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Daily Mail: Dandruff Could Be Key to Crohn's Disease

London-based DailyMail.com, which claims more than 12 million daily unique visitors, and ScienceDaily, a widely read online source for research news, recently wrote about a Cedars-Sinai study that linked a common skin fungus to the intestinal disorder Crohn's Disease

The study was published in the journal Cell Host & Microbe, which featured it on the cover of its March issue along with an alcohol-ink painting of fungi created by Andrea Wolf, PhD, a research scientist in the Department of Biomedical Sciences at Cedars-Sinai. Wolf was a co-author of the study, and David Underhill, PhD, the Janis and William Wetsman Family Chair in Inflammatory Bowel Disease at Cedars-Sinai, was the corresponding author.

Under the headline, "Dandruff Could Be Key to Crohn's disease," the Daily Mail reported: "A fungus linked to dandruff may be a crucial factor driving the chronic stomach condition Crohn's disease, according to a new study. Malassezia yeasts found in oily skin and scalp follicles are linked to skin conditions, including dandruff.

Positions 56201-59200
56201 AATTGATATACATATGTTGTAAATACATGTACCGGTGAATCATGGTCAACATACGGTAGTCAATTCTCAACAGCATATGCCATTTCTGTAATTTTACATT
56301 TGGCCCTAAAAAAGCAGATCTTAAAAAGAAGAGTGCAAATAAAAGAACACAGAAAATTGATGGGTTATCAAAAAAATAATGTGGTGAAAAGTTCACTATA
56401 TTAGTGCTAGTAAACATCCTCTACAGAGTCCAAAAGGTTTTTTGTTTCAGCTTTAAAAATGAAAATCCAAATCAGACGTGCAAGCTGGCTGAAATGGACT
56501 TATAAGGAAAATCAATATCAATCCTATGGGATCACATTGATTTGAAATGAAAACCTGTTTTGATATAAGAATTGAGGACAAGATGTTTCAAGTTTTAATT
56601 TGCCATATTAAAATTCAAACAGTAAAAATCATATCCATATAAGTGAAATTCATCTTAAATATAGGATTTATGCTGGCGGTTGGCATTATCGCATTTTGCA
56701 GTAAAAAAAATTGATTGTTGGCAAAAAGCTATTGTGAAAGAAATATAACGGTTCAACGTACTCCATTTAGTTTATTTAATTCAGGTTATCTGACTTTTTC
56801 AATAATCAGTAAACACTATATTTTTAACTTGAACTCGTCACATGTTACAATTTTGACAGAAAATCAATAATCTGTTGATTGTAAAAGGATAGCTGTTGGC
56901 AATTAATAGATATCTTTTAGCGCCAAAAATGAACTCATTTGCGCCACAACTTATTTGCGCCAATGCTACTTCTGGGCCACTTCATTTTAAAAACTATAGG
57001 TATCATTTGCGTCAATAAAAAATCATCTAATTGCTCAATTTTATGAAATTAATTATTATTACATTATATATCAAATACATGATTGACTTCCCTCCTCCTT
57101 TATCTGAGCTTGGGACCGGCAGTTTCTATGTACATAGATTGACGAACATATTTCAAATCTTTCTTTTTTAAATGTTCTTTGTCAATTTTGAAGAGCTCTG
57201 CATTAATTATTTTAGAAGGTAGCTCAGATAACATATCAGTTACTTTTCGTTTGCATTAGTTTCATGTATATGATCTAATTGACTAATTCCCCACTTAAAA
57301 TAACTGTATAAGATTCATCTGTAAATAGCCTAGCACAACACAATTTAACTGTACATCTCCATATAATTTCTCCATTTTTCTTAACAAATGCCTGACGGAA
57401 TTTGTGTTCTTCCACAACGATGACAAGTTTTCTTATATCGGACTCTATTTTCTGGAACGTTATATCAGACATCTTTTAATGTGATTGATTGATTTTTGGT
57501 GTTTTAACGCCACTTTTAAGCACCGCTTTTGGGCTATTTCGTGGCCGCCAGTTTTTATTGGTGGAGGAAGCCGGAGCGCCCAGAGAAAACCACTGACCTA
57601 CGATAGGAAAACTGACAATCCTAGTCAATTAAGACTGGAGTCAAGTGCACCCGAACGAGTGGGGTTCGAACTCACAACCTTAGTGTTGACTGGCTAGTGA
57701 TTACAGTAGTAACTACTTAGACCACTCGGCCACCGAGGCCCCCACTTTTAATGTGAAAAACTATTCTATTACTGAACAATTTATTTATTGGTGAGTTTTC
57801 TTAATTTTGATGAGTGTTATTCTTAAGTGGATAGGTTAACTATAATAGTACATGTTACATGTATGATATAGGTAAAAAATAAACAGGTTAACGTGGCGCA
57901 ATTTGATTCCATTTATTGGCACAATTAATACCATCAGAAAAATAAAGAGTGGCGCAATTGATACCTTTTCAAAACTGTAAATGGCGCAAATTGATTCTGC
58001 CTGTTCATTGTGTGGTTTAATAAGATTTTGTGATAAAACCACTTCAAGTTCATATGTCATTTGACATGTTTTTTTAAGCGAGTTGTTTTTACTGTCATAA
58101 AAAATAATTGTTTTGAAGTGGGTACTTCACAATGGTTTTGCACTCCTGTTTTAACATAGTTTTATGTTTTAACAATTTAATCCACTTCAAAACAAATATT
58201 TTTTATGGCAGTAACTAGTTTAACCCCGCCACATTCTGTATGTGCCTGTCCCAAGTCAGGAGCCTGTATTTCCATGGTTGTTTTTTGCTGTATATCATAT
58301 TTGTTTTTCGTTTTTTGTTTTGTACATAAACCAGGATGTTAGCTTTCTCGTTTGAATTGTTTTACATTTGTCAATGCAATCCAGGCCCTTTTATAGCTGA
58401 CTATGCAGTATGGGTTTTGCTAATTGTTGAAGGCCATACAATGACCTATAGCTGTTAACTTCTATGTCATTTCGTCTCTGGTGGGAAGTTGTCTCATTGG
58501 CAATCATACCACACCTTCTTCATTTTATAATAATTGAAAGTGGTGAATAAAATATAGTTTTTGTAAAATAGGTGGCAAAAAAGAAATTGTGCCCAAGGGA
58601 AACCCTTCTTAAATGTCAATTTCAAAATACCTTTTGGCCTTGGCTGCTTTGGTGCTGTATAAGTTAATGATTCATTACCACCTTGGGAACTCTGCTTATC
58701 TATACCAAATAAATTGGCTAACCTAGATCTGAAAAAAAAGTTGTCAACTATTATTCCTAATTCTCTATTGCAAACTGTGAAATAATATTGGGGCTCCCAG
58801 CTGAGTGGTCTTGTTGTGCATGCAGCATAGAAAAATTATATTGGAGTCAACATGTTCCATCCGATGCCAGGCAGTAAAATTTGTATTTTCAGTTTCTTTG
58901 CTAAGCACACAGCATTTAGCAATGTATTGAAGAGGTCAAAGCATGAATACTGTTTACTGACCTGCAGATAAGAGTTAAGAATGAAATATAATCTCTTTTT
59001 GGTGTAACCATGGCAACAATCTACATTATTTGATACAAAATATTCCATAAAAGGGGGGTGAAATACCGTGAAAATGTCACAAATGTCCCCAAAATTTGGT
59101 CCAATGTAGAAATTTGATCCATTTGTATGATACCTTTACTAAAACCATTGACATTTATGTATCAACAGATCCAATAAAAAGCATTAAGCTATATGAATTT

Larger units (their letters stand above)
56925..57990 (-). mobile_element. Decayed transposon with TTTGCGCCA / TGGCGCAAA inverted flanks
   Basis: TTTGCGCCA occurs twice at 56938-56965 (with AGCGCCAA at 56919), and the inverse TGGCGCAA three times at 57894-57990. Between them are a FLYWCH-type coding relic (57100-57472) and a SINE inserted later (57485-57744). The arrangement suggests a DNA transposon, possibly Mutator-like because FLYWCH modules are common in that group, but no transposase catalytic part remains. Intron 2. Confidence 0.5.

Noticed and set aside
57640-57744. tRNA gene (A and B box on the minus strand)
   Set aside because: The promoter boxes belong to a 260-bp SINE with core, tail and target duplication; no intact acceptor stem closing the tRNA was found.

"Researchers discovered that the fungus commonly found in human hair follicles also resides in the gut. In most of us, it is harmless, but in some people with a certain genetic make-up it appears to worsen their intestinal disorders such as inflammatory bowel disease (IBD)."

The article by Mia de Graaf, DailyMail.com health editor, quoted Underhill as saying, "We were surprised to find that Malassezia restrica was more common on intestinal tissue surfaces in Crohn's disease patients than in healthy people." De Graaf stated the next steps involve exploring whether eradicating the yeast from the intestinal microbiome clears the patients' symptoms.

Click here to read the complete DailyMail.com article. Click here to read the complete ScienceDaily.com article. 

The cover for the journal Cell Host & Microbe features a Cedars-Sinai study on fungus and Crohn's Disease by displaying an alcohol-ink painting of fungi floating among the villi of the intestinal mucus membrane.